As late as 1995, China was a net exporter of soybeans. This year, USDA estimates exports to China of 63 million metric tons (MMT). "That will grow to 80 MMT by 2020 at the latest," Baize says. China’s demand for soybeans is growing at a rate of 2 to 3 MMT per year.


Is Corn Next? China has given up trying to be self-sufficient in soybeans, but that isn’t the case for corn and wheat—primarily for political reasons. However, corn could give China trouble and it might have to turn to the U.S. for more supplies unless it allows global seed companies to sell genetically modified seed to its farmers. China has been dragging its heels, but aside from  boosting imports, there is no way it can obtain the increasing amounts of corn it needs for human, livestock and industrial needs, Baize explains.


Darrel Good, a University of Illinois ag economist, disagrees. "They have put significant effort into increasing production with hybrids and fertilizers," he says. "They also carry large reserves of corn." In individual years when China has a poor crop, it might import significant amounts of corn, but such imports will be inconsistent, Good says.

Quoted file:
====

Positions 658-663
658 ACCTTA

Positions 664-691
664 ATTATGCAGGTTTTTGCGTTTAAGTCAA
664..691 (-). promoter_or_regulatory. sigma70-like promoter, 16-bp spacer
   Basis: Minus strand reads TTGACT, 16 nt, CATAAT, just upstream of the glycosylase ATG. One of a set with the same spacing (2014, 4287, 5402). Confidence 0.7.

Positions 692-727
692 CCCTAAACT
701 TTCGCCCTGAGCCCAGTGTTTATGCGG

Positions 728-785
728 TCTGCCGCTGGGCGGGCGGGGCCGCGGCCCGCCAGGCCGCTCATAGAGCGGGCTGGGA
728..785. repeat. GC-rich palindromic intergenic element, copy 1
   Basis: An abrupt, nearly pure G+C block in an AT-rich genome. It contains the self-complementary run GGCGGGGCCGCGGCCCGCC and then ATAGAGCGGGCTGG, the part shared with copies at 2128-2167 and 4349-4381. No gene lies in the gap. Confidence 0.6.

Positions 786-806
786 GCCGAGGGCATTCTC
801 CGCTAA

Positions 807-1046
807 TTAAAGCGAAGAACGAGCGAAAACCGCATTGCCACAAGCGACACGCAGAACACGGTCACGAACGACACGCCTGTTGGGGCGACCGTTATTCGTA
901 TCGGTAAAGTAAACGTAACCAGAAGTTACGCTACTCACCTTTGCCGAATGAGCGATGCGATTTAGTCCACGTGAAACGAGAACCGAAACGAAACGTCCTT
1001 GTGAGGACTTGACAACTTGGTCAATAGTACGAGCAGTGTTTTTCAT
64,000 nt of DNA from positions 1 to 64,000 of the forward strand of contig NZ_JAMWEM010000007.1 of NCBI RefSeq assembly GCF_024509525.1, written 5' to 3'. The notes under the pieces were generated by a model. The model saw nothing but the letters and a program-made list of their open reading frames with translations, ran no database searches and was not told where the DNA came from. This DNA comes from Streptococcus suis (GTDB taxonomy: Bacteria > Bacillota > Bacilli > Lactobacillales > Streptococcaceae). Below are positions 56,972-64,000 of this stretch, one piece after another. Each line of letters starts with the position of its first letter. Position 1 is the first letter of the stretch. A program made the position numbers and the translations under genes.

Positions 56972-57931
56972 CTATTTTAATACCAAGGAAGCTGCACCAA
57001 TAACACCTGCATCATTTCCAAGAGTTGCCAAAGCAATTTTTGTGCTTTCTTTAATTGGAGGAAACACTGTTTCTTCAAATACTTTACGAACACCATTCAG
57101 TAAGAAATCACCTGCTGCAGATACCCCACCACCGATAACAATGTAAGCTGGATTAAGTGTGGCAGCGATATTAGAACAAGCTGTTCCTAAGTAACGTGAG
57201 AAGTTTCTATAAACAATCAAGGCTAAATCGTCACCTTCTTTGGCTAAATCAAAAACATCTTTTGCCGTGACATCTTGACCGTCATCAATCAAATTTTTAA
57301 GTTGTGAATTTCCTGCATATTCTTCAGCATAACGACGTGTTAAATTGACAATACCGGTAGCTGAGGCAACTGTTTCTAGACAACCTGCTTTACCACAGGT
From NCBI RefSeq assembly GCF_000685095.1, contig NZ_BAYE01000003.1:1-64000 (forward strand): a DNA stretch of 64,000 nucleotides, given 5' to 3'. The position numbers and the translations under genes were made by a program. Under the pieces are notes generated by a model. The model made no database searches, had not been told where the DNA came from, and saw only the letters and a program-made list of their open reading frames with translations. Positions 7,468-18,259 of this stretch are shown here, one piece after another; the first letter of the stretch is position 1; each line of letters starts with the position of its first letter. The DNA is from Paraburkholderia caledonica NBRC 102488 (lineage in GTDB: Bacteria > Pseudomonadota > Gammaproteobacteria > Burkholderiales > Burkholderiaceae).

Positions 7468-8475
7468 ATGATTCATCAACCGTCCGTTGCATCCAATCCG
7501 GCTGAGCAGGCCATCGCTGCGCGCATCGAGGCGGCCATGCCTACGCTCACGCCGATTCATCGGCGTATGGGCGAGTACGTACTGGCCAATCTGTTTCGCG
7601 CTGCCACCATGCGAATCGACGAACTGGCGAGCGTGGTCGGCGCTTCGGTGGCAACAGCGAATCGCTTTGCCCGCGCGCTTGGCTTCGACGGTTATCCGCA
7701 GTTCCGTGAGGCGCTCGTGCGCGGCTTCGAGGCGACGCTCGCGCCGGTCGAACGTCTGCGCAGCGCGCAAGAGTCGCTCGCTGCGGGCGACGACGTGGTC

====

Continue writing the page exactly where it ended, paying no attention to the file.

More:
DDGs Fill Containers. China has become a major importer of dried distillers’ grains (DDGs), Good says, so much so that the Chinese government has accused the U.S. of dumping DDGs onto the world market. China largely imports DDGs so containerships that delivered manufactured goods to the U.S. don’t have to come back empty.


Baize does not see a slowdown in the increasing demand for corn and soybeans to fuel China’s plan to grow its livestock industry.


While Baize is bullish long-term on Chinese demand, the nation will have to work through two problems. First, it faces huge internal debt, some of which will never be repaid, as the loans funded projects that have little chance of success. Second, the nation must work through its political problems. "People are fed up with corruption and the abuse of power," Baize says. Last year, there were more than 200,000 protests.


Baize predicts economic growth of 7.5% to 8% this year, which is strong but not the double digits realized in much of the last decade.


Good does not expect the growth in soybean exports to China to continue at the torrid pace of the past 10 years—on the order of a four- to fivefold growth. However, he does not foresee exports to China declining, either. He believes more moderate growth will continue between now and 2023.


Baize and Good are not the only ones bullish on China...